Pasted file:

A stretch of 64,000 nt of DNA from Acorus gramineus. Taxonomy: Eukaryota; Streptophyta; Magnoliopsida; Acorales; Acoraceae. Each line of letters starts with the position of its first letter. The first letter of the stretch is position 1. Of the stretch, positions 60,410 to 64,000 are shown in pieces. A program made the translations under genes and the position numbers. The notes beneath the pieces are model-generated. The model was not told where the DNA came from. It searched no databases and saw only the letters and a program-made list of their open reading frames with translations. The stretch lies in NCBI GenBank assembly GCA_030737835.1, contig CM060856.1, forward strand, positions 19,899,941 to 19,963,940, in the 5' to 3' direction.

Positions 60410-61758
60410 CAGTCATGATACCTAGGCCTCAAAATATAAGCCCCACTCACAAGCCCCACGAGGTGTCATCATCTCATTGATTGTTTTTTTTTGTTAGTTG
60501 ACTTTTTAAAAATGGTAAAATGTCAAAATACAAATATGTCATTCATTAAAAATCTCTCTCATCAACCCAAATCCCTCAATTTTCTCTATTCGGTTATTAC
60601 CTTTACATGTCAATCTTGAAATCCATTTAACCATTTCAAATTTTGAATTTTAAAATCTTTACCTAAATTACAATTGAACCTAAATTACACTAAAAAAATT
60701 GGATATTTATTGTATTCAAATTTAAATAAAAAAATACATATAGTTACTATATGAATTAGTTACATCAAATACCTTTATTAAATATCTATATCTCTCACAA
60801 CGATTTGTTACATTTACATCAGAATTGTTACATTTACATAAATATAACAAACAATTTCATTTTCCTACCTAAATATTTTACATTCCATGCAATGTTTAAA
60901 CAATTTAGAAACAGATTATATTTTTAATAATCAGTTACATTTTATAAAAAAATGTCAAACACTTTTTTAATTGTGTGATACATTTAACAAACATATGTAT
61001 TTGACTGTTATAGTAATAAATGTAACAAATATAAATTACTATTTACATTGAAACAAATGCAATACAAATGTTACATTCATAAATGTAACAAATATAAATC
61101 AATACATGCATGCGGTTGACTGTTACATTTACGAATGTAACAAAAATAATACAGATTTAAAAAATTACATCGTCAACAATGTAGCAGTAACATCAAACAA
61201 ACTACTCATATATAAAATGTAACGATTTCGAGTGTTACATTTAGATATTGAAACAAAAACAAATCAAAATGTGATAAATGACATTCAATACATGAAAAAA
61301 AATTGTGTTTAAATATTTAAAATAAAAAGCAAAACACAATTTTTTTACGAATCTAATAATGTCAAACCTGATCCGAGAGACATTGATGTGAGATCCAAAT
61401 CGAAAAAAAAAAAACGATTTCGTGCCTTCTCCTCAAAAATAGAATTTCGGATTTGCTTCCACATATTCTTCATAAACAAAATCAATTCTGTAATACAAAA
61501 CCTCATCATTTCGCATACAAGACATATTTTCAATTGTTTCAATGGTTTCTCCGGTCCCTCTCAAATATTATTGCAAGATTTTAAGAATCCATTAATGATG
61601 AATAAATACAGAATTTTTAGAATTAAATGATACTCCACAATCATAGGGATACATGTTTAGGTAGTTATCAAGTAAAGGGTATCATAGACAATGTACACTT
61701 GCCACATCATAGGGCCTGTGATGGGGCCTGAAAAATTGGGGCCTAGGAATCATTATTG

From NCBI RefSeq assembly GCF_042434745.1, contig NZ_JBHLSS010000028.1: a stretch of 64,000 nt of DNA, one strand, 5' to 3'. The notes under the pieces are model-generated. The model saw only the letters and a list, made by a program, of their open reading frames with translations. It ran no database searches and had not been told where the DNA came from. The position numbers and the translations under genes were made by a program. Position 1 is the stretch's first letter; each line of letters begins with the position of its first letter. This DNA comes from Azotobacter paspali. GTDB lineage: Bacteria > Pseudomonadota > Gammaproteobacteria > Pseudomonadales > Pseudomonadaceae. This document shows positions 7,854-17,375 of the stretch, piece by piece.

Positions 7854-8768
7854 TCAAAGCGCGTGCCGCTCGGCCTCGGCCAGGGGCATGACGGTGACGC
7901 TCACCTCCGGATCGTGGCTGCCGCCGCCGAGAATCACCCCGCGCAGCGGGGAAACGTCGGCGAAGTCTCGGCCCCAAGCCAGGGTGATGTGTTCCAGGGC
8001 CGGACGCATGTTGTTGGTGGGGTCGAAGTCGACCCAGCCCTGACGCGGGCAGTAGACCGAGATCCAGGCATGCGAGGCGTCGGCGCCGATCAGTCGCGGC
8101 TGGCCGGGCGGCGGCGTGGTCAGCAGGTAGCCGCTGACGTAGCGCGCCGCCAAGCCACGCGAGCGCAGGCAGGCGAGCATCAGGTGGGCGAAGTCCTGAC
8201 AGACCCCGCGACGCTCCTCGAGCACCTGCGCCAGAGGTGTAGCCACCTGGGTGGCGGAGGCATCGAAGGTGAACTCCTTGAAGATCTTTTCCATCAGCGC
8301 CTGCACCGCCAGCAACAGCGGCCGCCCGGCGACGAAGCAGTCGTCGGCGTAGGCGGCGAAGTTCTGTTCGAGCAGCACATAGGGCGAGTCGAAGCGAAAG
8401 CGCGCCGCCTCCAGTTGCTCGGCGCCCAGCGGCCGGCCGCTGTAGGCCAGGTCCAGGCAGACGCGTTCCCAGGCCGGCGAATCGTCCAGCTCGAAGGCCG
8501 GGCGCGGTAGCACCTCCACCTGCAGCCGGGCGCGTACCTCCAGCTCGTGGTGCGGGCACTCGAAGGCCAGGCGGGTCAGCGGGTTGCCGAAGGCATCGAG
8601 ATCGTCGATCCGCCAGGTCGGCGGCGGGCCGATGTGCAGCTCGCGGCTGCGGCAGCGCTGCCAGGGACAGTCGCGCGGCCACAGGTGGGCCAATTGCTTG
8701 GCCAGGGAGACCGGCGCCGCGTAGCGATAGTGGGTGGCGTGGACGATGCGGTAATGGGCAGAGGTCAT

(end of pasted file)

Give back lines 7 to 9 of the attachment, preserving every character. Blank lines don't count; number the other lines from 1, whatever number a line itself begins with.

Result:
60801 CGATTTGTTACATTTACATCAGAATTGTTACATTTACATAAATATAACAAACAATTTCATTTTCCTACCTAAATATTTTACATTCCATGCAATGTTTAAA
60901 CAATTTAGAAACAGATTATATTTTTAATAATCAGTTACATTTTATAAAAAAATGTCAAACACTTTTTTAATTGTGTGATACATTTAACAAACATATGTAT
61001 TTGACTGTTATAGTAATAAATGTAACAAATATAAATTACTATTTACATTGAAACAAATGCAATACAAATGTTACATTCATAAATGTAACAAATATAAATC